Ikonoskop Discounts A-Cam dII Raw HD Camera Through December
With all the attention paid to raw recording formats in cameras from the industry's big guns — Red, Sony, and Canon — it's worth noting that Stockholm's Ikonoskop has its own version of the raw-format HD camera, the A-Cam dII. With the company offering roughly 10 percent off for the month of December only, it might be time to take a closer look at what the Swedes have been up to.
Here's the deal. First off, the A-Cam dII incorporates a 16mm (10.6mm x 6mm) CCD, not CMOS, sensor. That means the camera, with a global shutter range from 5 to 360 degrees, is not prone to CMOS artifacts like flash-banding and rolling-shutter "jello-cam," which may or may not be important to you. Some users will find the 16mm sensor size is a major disincentive compared to larger, CMOS versions. But if you already have a nice collection of 16mm glass, that apparent shortcoming becomes a serious advantage. The IMS mount makes it easy to use PL-mount, C-mount, and other kinds of lenses.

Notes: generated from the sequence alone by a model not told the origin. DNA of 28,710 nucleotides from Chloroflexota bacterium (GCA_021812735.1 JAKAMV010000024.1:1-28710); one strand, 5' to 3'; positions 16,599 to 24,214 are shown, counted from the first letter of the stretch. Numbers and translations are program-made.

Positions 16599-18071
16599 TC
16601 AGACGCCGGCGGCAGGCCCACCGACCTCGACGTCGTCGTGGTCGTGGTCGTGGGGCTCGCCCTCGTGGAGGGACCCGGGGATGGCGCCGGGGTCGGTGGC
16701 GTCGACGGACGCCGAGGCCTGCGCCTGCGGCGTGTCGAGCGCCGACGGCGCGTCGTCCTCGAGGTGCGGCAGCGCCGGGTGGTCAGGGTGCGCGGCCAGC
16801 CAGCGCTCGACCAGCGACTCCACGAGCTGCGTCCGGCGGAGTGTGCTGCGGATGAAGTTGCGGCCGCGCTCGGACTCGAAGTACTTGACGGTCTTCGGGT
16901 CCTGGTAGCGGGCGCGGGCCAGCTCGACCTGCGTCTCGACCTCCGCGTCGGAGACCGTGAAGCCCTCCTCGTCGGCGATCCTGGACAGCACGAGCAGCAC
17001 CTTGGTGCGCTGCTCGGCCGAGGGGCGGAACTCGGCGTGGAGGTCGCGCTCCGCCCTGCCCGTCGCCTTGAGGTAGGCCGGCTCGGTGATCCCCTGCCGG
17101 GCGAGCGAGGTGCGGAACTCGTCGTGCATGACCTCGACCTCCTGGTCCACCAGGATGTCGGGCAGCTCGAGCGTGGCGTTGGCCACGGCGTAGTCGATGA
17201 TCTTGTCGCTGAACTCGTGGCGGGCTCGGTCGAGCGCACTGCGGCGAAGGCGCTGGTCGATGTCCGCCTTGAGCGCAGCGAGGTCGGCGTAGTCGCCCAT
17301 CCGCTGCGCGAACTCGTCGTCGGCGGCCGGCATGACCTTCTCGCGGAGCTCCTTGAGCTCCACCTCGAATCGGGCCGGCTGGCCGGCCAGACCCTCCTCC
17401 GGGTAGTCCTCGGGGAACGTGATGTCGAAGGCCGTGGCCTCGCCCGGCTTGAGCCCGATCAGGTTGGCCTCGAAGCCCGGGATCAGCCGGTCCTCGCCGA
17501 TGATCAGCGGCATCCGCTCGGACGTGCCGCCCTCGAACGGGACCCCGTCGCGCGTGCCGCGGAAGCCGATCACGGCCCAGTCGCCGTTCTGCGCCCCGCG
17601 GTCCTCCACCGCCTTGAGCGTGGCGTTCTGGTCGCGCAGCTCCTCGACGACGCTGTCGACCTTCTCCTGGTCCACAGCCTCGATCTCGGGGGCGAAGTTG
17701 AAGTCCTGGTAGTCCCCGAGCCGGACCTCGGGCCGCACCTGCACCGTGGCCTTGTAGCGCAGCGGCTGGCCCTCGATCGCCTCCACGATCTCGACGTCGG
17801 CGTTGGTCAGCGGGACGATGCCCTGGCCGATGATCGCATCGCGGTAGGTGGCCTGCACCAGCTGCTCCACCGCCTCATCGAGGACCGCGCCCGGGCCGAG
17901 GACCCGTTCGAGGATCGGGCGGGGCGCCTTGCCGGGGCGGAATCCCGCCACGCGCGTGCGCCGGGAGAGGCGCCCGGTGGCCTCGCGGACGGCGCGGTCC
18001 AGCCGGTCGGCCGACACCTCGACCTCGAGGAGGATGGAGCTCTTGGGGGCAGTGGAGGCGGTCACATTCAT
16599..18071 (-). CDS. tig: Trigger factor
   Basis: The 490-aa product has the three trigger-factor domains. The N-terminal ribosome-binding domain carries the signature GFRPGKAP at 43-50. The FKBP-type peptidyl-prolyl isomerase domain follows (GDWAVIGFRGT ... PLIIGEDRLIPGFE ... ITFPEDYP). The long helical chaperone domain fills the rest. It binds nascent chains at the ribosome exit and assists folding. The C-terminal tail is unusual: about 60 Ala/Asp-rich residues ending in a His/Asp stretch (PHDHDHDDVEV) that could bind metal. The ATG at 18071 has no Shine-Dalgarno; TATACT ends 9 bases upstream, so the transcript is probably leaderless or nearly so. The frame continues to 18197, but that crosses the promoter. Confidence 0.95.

The camera records full 1920x1080p imagery in the CinemaDNG format, using a 12-bit raw implementation that lays down data at 3.4 MB per frame at frame rates between 1 and 30 fps. Ikonoskop rates the sensor at 200 ASA with 11 stops of dynamic range. Recording takes place to Ikonoskop-designed memory cards that come in 80 GB and 160 GB sizes, and Ikonoskop sells a card reader to get that raw footage into a Mac at faster-than-real-time speeds (up to 40 fps). It also has a 10-bit 4:2:2 1080p output via HD-SDI and runs on a Sony NP-F770 type battery.
The A-Cam is not the cheapest raw solution available — that honor still goes to the $2999 Blackmagic Cinema Camera. But Ikonoskop is, perhaps, taking advantage of continued delays in Blackmagic's delivery schedule by announcing a roughly 10 percent discount in the price of an A-Cam dII body for the month of December. It's now going for €6,900, or $9,000 for U.S. customers, compared to a regular price of €7,700. A package deal that includes two 80 HB cards, a card reader, two batteries and a charger will set you back $11,200.
Visit the Ikonoskop website for more information.